Fresh bid to impeach Trump
Trump says he could declare state of emergency over wall funding
IN THE steady stream of political sound bites, nothing cuts through the noise quite like what Democratic Representative Rashida Tlaib said of President Donald Trump on Thursday night: “We’re going to go in there, and we’re going to impeach the mother**** er,” the Michigan freshman congresswoman said to rapturous applause from supporters just hours after she was sworn into the 116th Congress.
Tlaib is one of a handful of outspoken Democrats who have thrust impeachment proceedings against the president to the front of their agenda, despite the party brass’s more measured tone.
Newly elected Speaker Nancy Pelosi of California and other party leaders have said they want to wait for special counsel Robert S Mueller III to issue a final report from his Russia probe before moving to impeach Trump – if they even do.
Pelosi said on NBC’S Today on Thursday that politics will not play a role one way or the other in whether Democrats decide to impeach the president. “We shouldn’t be impeaching for a political reason, and we shouldn’t avoid impeachment for a political reason.”
California Representative Brad Sherman reintroduced articles of impeachment on Thursday that he and co-sponsor Representative Al Green filed in 2017. The articles accuse Trump of obstructing justice by firing former FBI director James B Comey after Comey refused to stop investigating former Trump national security adviser Michael Flynn.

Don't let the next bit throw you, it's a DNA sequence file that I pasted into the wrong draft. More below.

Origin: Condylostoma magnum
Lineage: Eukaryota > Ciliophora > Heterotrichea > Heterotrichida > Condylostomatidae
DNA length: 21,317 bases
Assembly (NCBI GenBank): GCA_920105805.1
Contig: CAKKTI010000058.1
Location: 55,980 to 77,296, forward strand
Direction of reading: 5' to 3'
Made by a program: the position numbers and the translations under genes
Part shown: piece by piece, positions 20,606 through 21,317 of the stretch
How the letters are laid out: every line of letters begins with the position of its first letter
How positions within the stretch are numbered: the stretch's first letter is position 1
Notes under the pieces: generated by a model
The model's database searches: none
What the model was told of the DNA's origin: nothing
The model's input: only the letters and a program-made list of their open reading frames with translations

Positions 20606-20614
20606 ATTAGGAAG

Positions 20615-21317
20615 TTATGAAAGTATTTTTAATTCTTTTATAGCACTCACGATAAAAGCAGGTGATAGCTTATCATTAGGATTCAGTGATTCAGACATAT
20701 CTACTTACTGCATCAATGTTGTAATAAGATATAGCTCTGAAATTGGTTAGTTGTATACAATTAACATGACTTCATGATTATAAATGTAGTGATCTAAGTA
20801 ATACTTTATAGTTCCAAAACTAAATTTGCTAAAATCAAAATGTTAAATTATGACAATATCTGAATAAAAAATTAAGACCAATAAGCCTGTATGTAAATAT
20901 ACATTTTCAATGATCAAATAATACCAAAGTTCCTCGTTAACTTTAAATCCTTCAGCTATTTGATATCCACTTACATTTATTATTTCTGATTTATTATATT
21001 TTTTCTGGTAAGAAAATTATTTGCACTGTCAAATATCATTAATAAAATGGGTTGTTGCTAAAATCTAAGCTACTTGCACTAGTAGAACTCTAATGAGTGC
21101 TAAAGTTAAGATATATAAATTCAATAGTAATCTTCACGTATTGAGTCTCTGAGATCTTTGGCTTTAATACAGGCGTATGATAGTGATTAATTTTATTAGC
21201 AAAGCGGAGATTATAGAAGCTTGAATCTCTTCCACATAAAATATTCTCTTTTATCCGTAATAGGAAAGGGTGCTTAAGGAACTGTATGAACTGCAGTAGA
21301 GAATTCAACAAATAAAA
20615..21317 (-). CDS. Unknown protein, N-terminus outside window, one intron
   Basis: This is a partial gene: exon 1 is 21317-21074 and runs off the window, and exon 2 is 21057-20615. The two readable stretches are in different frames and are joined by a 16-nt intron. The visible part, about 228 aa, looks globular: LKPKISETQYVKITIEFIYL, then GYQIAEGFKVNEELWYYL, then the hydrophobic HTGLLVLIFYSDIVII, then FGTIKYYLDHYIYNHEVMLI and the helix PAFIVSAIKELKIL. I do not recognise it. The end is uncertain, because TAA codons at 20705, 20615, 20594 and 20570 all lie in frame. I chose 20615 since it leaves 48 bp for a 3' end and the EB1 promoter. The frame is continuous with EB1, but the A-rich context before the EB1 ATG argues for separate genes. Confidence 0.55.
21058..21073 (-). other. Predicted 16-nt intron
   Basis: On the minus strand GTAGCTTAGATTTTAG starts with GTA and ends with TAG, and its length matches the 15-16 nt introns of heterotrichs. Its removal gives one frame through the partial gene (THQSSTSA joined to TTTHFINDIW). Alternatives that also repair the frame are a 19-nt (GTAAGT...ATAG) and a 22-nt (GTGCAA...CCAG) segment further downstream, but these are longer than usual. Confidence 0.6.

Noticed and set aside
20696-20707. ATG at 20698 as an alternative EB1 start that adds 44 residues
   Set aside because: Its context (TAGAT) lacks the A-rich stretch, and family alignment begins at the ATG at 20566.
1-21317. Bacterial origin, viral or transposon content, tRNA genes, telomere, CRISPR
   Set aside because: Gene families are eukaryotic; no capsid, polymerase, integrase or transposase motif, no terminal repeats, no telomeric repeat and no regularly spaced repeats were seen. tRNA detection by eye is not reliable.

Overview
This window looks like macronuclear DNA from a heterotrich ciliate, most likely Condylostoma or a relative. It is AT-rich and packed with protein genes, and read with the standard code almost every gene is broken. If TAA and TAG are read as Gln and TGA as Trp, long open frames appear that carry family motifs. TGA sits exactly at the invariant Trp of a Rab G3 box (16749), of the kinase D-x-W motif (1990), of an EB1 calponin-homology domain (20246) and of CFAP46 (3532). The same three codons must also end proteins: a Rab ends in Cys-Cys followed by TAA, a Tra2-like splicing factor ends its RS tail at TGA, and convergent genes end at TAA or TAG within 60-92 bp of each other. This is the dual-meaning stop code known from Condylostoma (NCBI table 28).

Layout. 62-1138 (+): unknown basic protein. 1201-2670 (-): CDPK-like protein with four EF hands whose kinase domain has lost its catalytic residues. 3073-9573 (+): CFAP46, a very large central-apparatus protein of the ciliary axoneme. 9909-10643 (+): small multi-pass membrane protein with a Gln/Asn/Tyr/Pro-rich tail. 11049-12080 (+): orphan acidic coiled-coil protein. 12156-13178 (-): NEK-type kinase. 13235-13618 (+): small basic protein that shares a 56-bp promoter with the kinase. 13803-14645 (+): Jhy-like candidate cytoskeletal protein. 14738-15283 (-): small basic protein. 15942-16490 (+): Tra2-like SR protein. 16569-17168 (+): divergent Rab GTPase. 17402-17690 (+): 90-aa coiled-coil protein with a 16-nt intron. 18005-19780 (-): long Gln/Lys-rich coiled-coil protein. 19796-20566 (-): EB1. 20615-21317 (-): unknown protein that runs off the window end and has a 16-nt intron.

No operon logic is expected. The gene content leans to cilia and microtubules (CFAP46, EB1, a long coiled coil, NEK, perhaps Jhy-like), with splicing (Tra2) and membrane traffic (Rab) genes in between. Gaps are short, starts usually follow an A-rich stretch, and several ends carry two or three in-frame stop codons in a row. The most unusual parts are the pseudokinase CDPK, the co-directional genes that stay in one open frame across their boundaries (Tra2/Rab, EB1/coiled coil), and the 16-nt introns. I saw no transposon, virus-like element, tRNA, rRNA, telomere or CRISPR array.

Tlaib’s charged comments reflect opinions she shared in an opinion piece published in the Detroit Free Press that day: “President Donald Trump is a direct and serious threat to our country. On an almost daily basis, he attacks our constitution, our democracy, the rule of law and the people who are in this country,” Tlaib wrote. “Each passing day brings more pain for the people most directly hurt by this president, and these are days we simply cannot get back.”
Meanwhile, Trump has said he could declare a state of national emergency to build the Us/mexico border wall without the approval of Congress. His comments came after he met with senior Democrats on Friday and failed to end a stand-off, which has seen the government partially shut down for two weeks.
Trump said the closure could last months or years. So far, 800000 public workers have been unpaid since December 22.
The deadlock started after he withheld support to fully fund the government until he receives his request of $5.6 billion (R78.2bn) to build the wall.
Trump said he could use extraordinary measures to build the wall.
“We can call a national emergency because of the security of our country … I may do it. But we can call a national emergency and build it quickly. And it’s another way of doing it.” he said. | dpa Reuters African News